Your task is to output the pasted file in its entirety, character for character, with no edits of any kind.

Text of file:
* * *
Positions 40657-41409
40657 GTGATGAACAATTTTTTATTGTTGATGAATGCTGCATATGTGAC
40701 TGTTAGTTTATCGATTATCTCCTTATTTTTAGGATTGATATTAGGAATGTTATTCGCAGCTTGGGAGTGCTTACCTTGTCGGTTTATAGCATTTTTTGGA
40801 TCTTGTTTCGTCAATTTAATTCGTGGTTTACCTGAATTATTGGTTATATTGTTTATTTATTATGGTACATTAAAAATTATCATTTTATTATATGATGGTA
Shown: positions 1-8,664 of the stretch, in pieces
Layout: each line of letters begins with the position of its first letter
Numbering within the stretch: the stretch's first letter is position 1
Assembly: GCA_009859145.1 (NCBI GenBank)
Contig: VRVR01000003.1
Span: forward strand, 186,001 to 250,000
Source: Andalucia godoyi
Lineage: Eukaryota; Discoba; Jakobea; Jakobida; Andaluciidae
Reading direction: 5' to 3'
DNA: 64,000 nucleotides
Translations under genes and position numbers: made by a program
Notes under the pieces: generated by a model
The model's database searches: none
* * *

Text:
Positions 40657-41409
40657 GTGATGAACAATTTTTTATTGTTGATGAATGCTGCATATGTGAC
40701 TGTTAGTTTATCGATTATCTCCTTATTTTTAGGATTGATATTAGGAATGTTATTCGCAGCTTGGGAGTGCTTACCTTGTCGGTTTATAGCATTTTTTGGA
40801 TCTTGTTTCGTCAATTTAATTCGTGGTTTACCTGAATTATTGGTTATATTGTTTATTTATTATGGTACATTAAAAATTATCATTTTATTATATGATGGTA
Shown: positions 1-8,664 of the stretch, in pieces
Layout: each line of letters begins with the position of its first letter
Numbering within the stretch: the stretch's first letter is position 1
Assembly: GCA_009859145.1 (NCBI GenBank)
Contig: VRVR01000003.1
Span: forward strand, 186,001 to 250,000
Source: Andalucia godoyi
Lineage: Eukaryota; Discoba; Jakobea; Jakobida; Andaluciidae
Reading direction: 5' to 3'
DNA: 64,000 nucleotides
Translations under genes and position numbers: made by a program
Notes under the pieces: generated by a model
The model's database searches: none